Period Drama

Dated or Delightful? Howard's End

Anthony Hopkins and Emma Thompson in "Howard's End" (Courtesy of Ivory Merchant Productions)

How well do British movies from the past hold up? This time our Dated or Delightful series takes a look at the Academy Award-winning Howard's End on the occasion of its 25th anniversary.  Is it as enchanting and timeless as it was in 1992 or has it lost some of its Edwardian charm?

Will Julian Fellowes Give America Our Own Downton Abbey? And Will Americans Watch It?

Downton Abbey creator Julian Fellowes is currently developing an American period drama for NBC, focused on New York City in the 19th century. Tentatively known as The Gilded Age, it would appear that the drama is set to give Manhattan society in the 1880s the American version of the Downton treatment.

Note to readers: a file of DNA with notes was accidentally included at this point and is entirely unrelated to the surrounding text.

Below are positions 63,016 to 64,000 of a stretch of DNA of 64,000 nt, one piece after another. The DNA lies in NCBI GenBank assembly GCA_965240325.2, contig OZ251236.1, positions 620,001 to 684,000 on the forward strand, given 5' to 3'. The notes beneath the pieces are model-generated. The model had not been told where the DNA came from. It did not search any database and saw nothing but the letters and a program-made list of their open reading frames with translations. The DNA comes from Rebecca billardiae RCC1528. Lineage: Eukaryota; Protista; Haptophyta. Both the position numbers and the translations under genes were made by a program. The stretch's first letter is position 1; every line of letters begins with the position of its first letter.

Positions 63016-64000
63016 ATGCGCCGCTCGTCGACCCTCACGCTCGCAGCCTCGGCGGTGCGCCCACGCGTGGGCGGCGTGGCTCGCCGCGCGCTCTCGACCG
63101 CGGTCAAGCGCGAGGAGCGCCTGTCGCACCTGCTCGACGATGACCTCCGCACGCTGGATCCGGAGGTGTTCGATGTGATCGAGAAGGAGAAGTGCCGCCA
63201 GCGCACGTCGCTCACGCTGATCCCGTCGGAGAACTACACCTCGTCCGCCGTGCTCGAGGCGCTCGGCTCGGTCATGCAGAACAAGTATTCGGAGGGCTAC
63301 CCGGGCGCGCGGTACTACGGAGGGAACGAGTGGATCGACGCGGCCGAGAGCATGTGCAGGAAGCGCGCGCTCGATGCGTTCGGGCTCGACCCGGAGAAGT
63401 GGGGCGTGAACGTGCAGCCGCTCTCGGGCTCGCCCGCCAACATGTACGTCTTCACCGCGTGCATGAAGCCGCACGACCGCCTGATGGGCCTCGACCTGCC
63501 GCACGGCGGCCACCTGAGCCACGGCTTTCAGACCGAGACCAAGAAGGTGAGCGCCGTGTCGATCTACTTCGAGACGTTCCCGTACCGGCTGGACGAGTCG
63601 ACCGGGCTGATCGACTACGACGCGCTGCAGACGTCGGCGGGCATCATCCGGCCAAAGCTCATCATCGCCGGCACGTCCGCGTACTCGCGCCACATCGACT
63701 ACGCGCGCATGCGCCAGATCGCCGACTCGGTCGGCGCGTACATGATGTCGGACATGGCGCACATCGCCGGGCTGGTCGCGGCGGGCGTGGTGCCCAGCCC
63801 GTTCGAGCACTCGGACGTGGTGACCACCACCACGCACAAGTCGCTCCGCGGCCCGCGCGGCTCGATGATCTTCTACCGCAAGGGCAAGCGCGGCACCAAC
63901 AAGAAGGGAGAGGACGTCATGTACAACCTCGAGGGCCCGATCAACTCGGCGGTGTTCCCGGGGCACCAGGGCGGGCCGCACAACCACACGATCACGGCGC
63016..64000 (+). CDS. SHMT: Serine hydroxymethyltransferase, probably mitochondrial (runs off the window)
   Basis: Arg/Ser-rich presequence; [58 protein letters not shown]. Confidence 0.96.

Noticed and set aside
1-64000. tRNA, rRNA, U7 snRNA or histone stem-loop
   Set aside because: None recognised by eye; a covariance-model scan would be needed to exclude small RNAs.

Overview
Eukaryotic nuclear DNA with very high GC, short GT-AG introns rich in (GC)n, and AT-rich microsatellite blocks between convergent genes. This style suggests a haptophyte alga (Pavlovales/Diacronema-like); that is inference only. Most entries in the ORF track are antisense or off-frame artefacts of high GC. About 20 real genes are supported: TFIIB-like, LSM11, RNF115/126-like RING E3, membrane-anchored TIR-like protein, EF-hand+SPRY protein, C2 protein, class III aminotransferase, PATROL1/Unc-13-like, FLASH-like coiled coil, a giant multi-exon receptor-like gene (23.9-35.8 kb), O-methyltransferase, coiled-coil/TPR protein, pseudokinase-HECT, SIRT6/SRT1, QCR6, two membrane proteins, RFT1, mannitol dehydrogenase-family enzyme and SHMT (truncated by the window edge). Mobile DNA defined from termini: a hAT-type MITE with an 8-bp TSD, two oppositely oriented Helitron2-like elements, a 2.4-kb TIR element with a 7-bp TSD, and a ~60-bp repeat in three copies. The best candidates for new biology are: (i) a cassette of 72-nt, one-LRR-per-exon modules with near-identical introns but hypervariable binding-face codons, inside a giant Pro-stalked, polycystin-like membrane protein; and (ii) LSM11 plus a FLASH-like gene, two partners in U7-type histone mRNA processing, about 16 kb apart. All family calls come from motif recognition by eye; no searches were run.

Per the press release, the series is described as “an epic tale of the princes of the American Renaissance, and the vast fortunes they made—and spent—in late nineteenth-century New York.” The Gilded Age will doubtless present the many professional challenges and personal tribulations of America’s first millionaires who helped shaped the city and pioneered innovations in business, transportation and industry.

"This was a vivid time," Fellowes said,"with dizzying, brilliant ascents and calamitous falls, of record-breaking ostentation and savage rivalry; a time when money was king." Per the Daily Mail online (which, as always take with a grain of salt), The Gilded Age could screen as early as Fall 2013. The Mail further speculates that Fellowes’ new drama could include fictionalized versions of famous figures like J.P. Morgan, John D. Rockefeller, Andrew Carnegie or Cornelius Vanderbilt.

The concept sounds intriguing – but is it something that Americans will watch?